Corn futures couldn’t sustain their Tuesday night bounce. Corn futures rebounded from three-year lows in overnight trading, then gave them and a bit more back during the Wednesday CBOT session. Prospects for a huge U.S. crop this fall are rather clearly weighing upon prices, although traders may be thinking recent losses have incorporated the expected supply increase. September corn dipped 4.0 cents to $4.6825/bushel at the Wednesday close, while December sagged 1.0 cent to $4.5825.
The soy complex was decidedly mixed Wednesday. Most soybean and meal contracts rallied in concert with corn market early Wednesday, with bulls being encouraged by report of a large U.S. sale to China. But new crop bean prices later declined with corn. Old crop tightness seemed to boost the meal market, but renewed palm oil weakness apparently sparked fresh selling in the soyoil pit. September soybeans closed 5.5 cents higher at $11.99/bushel Wednesday afternoon, while November beans slipped 1.5 cents to $11.6575. September soyoil fell 0.47 cents to 41.74 cents/pound, whereas September soymeal surged $5.4 to $377.0/ton.
After holding up well in late July, wheat prices have turned downward this week. The looming end of the winter wheat harvest and the prospect of a large spring wheat crop are probably weighing upon prices. However, the fact that U.S. wheat remains quite expensive compared to product in other areas seems to be spurring futures sales as well. September CBOT wheat dove 7.0 cents to $6.43/bushel in late Wednesday trading, while September KCBT wheat sank 3.0 cents to $6.99, and September MGE futures lost 3.25 cents to $7.3625.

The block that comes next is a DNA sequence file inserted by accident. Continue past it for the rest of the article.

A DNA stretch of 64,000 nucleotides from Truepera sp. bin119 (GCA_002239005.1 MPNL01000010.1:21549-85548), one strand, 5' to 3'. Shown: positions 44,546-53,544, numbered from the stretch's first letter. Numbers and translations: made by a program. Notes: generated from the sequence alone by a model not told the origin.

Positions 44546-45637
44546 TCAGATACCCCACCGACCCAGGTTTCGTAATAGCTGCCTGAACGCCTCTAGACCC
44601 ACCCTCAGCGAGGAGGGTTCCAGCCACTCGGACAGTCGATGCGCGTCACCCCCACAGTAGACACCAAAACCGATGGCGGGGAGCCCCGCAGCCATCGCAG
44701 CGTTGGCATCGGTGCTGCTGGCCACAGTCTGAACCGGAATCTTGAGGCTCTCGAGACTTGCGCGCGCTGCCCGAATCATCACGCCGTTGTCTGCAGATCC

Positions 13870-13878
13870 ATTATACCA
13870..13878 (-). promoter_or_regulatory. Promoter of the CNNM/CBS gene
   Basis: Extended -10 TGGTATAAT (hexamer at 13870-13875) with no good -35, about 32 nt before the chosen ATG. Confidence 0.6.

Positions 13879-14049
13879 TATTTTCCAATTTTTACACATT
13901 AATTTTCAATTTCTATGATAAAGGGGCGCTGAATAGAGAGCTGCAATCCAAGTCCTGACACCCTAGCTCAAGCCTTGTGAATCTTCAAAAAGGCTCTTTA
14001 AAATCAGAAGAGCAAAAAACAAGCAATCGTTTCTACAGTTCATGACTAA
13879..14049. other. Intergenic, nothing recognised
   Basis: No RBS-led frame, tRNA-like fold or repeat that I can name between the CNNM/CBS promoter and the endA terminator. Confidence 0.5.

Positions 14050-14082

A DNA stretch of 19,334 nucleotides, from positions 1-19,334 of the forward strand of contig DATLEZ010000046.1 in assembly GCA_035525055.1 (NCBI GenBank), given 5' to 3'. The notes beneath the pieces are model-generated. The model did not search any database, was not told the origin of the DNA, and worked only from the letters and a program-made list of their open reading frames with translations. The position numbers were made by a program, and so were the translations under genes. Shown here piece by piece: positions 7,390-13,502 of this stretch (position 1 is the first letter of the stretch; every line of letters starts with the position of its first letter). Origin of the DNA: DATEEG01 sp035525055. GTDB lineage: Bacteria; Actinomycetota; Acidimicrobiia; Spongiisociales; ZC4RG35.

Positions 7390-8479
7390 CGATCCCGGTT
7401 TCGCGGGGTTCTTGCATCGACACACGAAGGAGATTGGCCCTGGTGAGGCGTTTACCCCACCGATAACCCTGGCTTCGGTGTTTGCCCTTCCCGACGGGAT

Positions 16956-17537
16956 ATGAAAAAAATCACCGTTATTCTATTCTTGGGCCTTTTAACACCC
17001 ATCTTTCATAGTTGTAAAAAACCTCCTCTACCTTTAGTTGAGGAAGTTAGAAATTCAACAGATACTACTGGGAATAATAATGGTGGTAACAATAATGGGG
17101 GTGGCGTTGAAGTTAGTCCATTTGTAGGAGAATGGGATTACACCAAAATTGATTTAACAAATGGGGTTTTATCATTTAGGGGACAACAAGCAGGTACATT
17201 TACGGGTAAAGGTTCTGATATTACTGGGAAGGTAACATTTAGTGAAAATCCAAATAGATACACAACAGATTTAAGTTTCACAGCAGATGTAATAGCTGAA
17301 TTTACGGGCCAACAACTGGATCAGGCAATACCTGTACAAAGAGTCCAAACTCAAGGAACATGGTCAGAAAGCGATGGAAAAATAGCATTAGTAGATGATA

The cattle complex turned lower Wednesday. Cattle traders recently became more optimistic about short-term cash prospects, especially after choice cutout values rose significantly yesterday and today. However, nearby futures failed to overcome technical resistance in early trading, which may have prompted the midday reversal. October cattle were unchanged at 124.67 cents/pound as pit trading ceased Wednesday, while December skidded 0.07 to 127.22. Feeder cattle futures suffered surprisingly large losses. September plunged 1.27 cents to 156.37 cents/pound, and November tumbled 1.15 to 159.52.
Lean hog futures dove after testing overhead resistance. Persistent cash and wholesale gains have rather clearly been boosting the CME market lately. However, after surging again in overnight trading, all but the expiring August future turned sharply lower Wednesday morning. The relatively weak result for June pork exports may have sparked the reversal. October hog futures settled down 1.53 cents to 84.92 Wednesday afternoon, while December tanked by 1.18 cents to 81.67.